- If the U.S. maintains its current hard-line trade embargo, then it will continue to force North Korea into economic collapse, but this tactic could be at the expense of forcing the North Korean regime to act under drastic measures, such as selling its weapons of mass destruction to other anti-American states for a handsome profit. By tightening the economic noose, the U.S. may be encouraging North Korea to sell its weapons technologies to the highest bidder.
As mentioned earlier, President Bush has labeled North Korea part of an "axis of evil," implying that North Korea is an evil regime that somehow needs to be purged of its evilness. Although such rhetoric is persuasive to some extent in the context of an apprehensive and understandably angry post 9-11 American public, I believe it is fundamentally flawed -such language generates a self-fulfilling prophecy. If President Bush believes, or constructs that North Korea is "evil," then he will only see and induce an "evil" relationship, thus encouraging political, economic and military policies based on a lack of trust, similar to the prisoner's dilemma. In the prisoner's dilemma, two criminals have been caught, and are held in separate rooms by the police, who makes each prisoner a deal. Since both prisoners do not trust one another, they invariably opt for the worst strategy of defection, thus ensuring each receives the greatest amount of mutual punishment. In the world of nuclear weapons, mutual punishment could mean mutual annihilation via nuclear weapons.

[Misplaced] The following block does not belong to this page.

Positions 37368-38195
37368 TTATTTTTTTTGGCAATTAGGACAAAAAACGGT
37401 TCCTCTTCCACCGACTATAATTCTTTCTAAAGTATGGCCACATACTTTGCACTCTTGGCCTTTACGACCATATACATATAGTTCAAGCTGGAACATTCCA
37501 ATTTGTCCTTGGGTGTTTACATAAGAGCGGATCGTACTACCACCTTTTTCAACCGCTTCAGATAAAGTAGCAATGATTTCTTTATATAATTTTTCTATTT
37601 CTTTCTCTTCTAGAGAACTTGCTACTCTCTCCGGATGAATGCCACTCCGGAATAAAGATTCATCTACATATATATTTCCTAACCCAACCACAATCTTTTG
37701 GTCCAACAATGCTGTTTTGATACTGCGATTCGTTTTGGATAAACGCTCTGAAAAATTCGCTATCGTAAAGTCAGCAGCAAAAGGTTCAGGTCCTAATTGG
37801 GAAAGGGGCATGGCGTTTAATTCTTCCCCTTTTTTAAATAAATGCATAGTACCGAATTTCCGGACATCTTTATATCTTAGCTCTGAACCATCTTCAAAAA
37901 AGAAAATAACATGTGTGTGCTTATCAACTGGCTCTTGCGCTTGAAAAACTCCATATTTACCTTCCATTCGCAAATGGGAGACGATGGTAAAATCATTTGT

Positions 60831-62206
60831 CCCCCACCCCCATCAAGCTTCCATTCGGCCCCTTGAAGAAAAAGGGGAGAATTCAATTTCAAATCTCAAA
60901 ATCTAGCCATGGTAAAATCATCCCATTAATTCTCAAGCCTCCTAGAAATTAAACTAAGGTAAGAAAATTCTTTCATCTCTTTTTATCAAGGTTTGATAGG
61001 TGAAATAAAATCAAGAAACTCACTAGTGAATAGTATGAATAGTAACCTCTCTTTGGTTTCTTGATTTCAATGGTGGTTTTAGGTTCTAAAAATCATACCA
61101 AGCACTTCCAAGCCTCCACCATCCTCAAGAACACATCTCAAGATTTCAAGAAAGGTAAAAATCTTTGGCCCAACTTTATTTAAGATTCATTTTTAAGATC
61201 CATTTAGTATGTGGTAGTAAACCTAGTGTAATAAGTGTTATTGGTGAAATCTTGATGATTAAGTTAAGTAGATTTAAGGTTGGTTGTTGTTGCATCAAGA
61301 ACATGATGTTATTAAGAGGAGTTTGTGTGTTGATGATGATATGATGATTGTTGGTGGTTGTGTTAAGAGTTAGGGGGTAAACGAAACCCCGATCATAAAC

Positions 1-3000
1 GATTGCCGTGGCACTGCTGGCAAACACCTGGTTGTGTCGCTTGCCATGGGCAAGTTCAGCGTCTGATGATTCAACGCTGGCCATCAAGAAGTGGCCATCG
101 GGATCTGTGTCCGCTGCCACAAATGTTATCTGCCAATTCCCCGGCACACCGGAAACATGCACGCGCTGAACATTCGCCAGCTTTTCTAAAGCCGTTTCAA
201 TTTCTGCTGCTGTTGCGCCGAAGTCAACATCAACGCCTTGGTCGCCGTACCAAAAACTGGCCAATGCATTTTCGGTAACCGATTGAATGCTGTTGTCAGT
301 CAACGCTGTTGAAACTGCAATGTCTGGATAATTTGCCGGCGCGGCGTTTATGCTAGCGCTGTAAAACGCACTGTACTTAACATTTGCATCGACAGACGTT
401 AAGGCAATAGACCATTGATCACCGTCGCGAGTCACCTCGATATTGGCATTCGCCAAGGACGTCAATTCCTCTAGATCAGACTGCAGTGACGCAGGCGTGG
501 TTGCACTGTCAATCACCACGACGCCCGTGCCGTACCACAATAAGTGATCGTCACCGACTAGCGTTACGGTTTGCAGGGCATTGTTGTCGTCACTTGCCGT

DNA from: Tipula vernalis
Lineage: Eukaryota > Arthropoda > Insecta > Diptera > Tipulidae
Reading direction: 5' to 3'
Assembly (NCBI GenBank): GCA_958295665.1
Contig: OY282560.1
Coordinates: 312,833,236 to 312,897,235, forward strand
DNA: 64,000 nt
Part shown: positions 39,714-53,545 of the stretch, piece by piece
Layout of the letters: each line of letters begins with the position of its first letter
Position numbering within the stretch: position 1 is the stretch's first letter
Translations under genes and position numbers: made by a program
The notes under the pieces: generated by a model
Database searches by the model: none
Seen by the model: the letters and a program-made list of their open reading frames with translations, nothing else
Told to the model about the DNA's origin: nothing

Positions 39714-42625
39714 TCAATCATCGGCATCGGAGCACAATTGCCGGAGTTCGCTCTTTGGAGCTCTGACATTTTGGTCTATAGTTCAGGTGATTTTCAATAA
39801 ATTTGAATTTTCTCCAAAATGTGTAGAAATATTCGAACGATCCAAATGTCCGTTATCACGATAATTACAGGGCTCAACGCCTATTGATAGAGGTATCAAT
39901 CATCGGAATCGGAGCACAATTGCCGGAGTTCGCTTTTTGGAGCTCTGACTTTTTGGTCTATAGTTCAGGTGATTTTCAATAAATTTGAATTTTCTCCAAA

In a recent hearing of the Senate Foreign Relations Committee, Senator Barbara Boxer echoed the negative repercussions of espousing President Bush's harsh rhetoric against the "axis of evil":
"You know about North Korea's history-isolation, a little paranoia, mistrustful, and the rest. And you're sitting in North Korea, and the president of the only superpower in the world lists three countries, and you're the second one on the list, and the first one is about to be invaded ... Now he's sitting there, and we know he's already isolated, is — he's got horrible economic problems and the rest. And he's thinking, 'I'm probably next.'"